Dr Thum afforded “special treatment in his representation” by the Select Committee: Workers’ Party Secretary-General Pritam Singh

Local historian Dr Thum Ping Tjin received “special treatment in his representation” due to his “singling out” of the People’s Action Party (PAP) in his submission to the Select Committee on Deliberate Online Falsehoods, said Workers’ Party Secretary-General Mr Pritam Singh in response to what has been observed by several activists and members of the public as “complicit silence” on the opposition politician’s part regarding the issue.

Mr Singh, in his reply to civil rights activist and investigative journalist Ms Kirsten Han’s query on the above Facebook post regarding his stance on the purportedly deliberate “character assassination” of Dr Thum by the Select Committee itself – of which the majority comprises PAP members – and even by the mainstream media, said that while the issues raised by the Select Committee were “much more significant than PJ [Dr Thum]”, the Committee was not able to overlook Dr Thum’s specific “singling out” of the PAP in his submission.

“There was no way they were going to let that stand on the parliamentary record, unrebutted. Singling out the PAP was PJ’s prerogative, consequences included,” wrote Mr Singh.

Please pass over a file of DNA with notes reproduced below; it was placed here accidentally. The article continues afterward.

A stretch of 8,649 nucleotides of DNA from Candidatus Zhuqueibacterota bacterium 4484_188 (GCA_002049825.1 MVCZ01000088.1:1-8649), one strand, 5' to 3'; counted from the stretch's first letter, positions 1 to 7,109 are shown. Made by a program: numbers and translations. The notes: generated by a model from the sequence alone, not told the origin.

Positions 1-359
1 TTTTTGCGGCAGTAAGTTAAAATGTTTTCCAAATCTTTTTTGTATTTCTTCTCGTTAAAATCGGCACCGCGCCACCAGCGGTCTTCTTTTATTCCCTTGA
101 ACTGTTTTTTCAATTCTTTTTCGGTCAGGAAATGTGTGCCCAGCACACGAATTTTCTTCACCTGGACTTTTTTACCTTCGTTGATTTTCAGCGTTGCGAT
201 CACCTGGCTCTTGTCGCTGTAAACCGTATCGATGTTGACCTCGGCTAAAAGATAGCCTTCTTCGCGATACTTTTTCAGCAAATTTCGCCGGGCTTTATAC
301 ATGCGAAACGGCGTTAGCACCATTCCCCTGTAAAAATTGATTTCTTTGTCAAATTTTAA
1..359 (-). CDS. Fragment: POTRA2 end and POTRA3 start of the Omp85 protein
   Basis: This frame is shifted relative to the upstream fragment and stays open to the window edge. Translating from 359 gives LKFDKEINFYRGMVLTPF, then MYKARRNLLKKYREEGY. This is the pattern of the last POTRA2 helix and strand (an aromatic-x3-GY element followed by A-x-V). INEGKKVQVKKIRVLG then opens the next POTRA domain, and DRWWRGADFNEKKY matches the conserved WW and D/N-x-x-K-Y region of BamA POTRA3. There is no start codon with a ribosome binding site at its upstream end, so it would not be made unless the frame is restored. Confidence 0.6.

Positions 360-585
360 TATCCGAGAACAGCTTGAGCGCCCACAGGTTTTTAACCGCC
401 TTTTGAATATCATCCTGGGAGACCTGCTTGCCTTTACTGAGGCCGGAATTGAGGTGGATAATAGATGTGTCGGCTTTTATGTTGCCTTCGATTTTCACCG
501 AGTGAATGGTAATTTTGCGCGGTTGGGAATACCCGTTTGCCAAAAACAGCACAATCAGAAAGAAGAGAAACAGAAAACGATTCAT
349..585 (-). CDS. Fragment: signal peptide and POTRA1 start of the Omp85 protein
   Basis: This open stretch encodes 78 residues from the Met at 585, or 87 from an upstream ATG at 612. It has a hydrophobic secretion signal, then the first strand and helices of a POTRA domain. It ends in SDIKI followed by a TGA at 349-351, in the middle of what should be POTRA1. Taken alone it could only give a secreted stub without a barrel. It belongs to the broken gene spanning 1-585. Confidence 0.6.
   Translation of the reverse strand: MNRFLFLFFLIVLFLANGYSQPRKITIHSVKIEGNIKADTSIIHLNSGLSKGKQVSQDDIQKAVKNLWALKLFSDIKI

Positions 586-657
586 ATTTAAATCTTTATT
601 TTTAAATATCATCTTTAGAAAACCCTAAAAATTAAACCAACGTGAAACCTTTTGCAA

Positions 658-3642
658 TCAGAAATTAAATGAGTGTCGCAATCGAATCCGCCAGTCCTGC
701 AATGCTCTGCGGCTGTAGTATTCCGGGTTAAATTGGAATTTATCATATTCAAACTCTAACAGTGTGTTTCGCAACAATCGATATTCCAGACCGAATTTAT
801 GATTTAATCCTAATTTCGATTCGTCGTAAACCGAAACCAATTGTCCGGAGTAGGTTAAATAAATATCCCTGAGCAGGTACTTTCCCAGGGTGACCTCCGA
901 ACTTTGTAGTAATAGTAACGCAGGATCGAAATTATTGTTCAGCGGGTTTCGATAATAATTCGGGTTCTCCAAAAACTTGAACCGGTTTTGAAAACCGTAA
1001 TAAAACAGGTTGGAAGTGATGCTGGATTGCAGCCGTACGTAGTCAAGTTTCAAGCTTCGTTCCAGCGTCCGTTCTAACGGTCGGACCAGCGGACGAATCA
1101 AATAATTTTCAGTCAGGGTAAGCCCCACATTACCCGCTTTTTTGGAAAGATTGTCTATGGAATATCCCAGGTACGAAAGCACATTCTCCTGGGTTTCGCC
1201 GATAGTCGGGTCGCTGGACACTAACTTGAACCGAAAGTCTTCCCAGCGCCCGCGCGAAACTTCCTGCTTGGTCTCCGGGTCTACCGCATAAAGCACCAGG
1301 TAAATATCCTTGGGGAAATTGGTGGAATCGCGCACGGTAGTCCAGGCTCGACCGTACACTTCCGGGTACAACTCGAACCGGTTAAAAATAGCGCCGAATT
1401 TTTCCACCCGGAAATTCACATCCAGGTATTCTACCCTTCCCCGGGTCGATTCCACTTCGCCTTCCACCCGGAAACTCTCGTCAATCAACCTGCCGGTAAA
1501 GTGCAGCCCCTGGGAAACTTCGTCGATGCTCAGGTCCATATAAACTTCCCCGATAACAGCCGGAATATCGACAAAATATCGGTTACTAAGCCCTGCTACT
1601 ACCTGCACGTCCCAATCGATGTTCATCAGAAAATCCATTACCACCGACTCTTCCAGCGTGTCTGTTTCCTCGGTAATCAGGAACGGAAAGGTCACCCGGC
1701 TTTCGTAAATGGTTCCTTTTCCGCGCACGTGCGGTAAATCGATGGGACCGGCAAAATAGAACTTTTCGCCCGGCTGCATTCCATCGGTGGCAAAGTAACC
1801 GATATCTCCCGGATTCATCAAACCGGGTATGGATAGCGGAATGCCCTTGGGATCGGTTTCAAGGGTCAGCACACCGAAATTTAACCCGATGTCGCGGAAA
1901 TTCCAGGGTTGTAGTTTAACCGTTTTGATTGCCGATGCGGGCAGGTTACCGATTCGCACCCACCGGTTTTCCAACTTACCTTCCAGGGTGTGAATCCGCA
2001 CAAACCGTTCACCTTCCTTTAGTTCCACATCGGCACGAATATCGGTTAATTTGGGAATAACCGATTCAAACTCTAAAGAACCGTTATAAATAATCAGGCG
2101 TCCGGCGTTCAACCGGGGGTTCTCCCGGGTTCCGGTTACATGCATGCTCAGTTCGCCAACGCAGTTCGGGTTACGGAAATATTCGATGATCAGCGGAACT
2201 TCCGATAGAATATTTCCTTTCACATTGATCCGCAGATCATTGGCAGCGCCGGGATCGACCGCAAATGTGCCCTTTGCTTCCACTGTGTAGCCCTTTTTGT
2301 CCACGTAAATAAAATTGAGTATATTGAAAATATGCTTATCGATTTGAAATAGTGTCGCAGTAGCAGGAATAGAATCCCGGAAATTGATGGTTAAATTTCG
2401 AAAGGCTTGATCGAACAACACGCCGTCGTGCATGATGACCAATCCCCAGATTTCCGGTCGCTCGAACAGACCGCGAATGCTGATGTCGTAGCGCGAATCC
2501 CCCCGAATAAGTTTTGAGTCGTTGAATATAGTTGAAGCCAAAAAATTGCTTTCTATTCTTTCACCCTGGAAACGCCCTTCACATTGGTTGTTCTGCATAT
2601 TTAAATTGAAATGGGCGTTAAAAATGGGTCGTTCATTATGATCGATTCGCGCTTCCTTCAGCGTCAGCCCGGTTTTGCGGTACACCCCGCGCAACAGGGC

However, Mr Singh has maintained that he does not “endorse” the mainstream media’s method in reporting the issue surrounding the Select Committee’s pedantic scrutiny of Dr Thum’s credentials, saying that it is “unhelpful” and “compromises the serious issues raised” in the Select Committee’s report.

Mr Singh subsequently alluded to the “serious issues” raised in the Select Committee’s report such as the “opening of archives” and “freedom of information,” further reiterating the view that the PAP’s singling out of Dr Thum was not personal, but rather crucial to the discussion regarding authenticity and “freedom” of information.

Ms Han, however, strongly believed that the Select Committee’s publicly humiliating treatment of Dr Thum was far from impersonal, and even “clearly fell outside of the SC’s TOR [terms of reference]” or the proper scope of the Committee’s agenda, adding that the Select Committee’s report itself was the source of the negative angle taken by the mainstream media in their news reports:

 Several other users have also disagreed with Mr Singh’s approach towards the issue:

Mr Singh reiterated the stance taken by the Select Committee in their opinion on Dr Thum’s submission, saying that “the conclusions PJ drew from his available sources, and the explanation of his decisions to exclude certain other sources, cannot support the contention that only the PAP and LKY peddled fake news with respect to Operation Cold Store.”

Dr Thum has provided his own response to the allegations hurled against him by the Select Committee in its report, citing multiple “statements from Oxford [University]” and both of his submissions to the Select Committee as a rebuttal:

In the same Facebook post dated 21 Sep, Dr Thum added that he “will respond more fully in due course”.

Several commenters have expressed their support for Dr Thum on his Facebook post: